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'It came at a cost': Veterans honoured at Montreal Remembrance Day ceremony

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Hundreds of people gathered in downtown Montreal on Saturday at the cenotaph to pay their respects to Canadian veterans and make sure their sacrifices were remembered. 

Cannon blasts rattled the bones of the crowd who donned red poppies before there was a moment of silent reflection for this year's Remembrance Day ceremony at Place du Canada.

Quebec Premier François Legault, Montreal Mayor Valérie Plante, and the federal immigration minister, Marc Miller, were among the dignitaries who were present as wreaths were laid to pay tribute to the men and women who fought for Canada.

"All the male members of my family were in the Black Watch and I served with them and it's a special day because not all of them are with us," said Thomas D. Irvine, the Legion's command president.

Among those watching beneath the square’s brass-coloured tree canopy was Paul Hebert, a 56-year-old veteran who served for 33 years in the Armed Forces, first for the Canadian Grenadier Guards and then for the military police. He said he plans to attend Remembrance Day events every year for as long as he can.

"This is an annual event that should be done for forever in time where … we remember those who gave the ultimate sacrifice, those who served our country since 1867 to today," Hebert said.

"This is why I’m here and I’ll be here every year for the rest of my time."

Members of the Canadian Armed Forces march during a Remembrance Day ceremony in Montreal, Saturday, November 11, 2023. THE CANADIAN PRESS/Graham Hughes

In the crowd, many more came to remember members of their families who served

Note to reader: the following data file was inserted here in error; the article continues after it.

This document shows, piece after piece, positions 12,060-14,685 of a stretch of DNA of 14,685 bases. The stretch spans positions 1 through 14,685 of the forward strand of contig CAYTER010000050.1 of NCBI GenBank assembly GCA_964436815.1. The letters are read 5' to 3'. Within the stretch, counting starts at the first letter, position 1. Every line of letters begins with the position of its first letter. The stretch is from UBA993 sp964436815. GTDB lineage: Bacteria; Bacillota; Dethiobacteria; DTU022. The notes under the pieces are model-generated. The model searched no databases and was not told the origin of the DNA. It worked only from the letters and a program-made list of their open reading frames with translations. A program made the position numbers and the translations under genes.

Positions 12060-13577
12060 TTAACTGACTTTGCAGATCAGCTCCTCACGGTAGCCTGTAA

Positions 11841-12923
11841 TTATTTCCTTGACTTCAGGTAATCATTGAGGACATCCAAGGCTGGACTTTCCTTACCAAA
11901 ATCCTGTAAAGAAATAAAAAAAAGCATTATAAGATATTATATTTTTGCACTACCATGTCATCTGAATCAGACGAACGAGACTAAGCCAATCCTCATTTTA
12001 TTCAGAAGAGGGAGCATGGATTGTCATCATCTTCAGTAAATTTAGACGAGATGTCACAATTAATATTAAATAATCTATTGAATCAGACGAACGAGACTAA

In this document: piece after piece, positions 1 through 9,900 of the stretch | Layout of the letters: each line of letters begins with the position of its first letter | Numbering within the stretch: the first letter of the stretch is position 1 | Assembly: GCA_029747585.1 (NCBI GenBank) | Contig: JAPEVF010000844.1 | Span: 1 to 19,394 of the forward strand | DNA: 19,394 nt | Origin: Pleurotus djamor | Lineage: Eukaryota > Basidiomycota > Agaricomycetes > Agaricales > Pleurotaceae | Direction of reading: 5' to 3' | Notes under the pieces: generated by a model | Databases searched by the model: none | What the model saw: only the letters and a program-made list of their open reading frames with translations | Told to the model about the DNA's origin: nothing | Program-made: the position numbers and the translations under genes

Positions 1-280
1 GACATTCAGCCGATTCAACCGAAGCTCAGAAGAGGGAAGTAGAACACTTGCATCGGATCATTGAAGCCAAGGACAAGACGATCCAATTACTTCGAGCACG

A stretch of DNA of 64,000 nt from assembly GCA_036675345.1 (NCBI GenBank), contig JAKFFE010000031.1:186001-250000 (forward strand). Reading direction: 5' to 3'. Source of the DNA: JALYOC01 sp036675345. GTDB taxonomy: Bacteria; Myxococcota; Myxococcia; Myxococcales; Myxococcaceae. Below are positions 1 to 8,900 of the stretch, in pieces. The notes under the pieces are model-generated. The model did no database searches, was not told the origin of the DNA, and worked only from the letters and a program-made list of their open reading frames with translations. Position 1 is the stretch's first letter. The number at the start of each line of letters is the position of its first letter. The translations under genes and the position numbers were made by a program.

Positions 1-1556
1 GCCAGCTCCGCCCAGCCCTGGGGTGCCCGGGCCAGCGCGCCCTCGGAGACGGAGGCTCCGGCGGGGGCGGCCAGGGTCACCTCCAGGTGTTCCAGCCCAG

"My father served in WWII. He went to war when he was 16. He lied about his age, joined the Royal Canadian Navy and he served in the North Atlantic for four years," said John Osier

"A lot of them made the ultimate sacrifice so you've got to be here and pay your respects."

People look on during a Remembrance Day ceremony in Montreal, Saturday, November 11, 2023. THE CANADIAN PRESS/Graham Hughes

Every year, there are fewer veterans from that era and others had a message to the younger generations.

"Just take it upon yourselves to actually learn the history and the background of your families and why we have freedoms. It came at a cost," said Laura Latour, whose father served in the Second World War and whose grandfathers fought in the First World War.

For serving members of the armed forces, the day holds a special meaning as well.

"Myself, I served in Afghanistan but it's not something I walk around advertising or that people know necessarily so on a day like today where we're able to come out with our medals and people are able to see that people have been places and done things, that's where we get a chance to be recognized," said Cpt. Andrew Albert with the Canadian Armed Forces.

"I've travelled all over the world but this is my home and this is where I want to be on this day."

"The purpose of the Remembrance Day service is to honour our veterans who sacrificed their lives for our freedom plus to honour the veterans that came back never the same," added Terrance Deslage, Legion Quebec Command Vice-President.

The Quebec premier spoke after the somber ceremony about why thanking those who serve in uniform is important.

"We must always remember that war must be a last resort. But unfortunately, there are times when we can't avoid it. At one point, we thought there would be no more war, but when we look at what's happening in Ukraine, what's happening in certain places in the world, we need our soldiers, and we have to say thank you to all those who enlist in the army," Legault said.

Quebec Premier Francois Legault, centre, alongside his wife Isabelle Brais and Montreal Mayor Valerie Plante, right, attend a Remembrance Day ceremony in Montreal, Saturday, November 11, 2023. THE CANADIAN PRESS/Graham Hughes

Meanwhile, a federal ceremony took place in Ottawa.

"Remembrance Day is an opportunity to recognize members of the Canadian Armed Forces who have courageously answered the call of duty. When it was needed most, they left behind their families and homes," Trudeau said in a Remembrance Day statement.

"Many returned with severe trauma — or didn’t return at all. Their sacrifice is a debt that we can never repay."

With files from CTV News Montreal's Matt Gilmour and The Canadian Press

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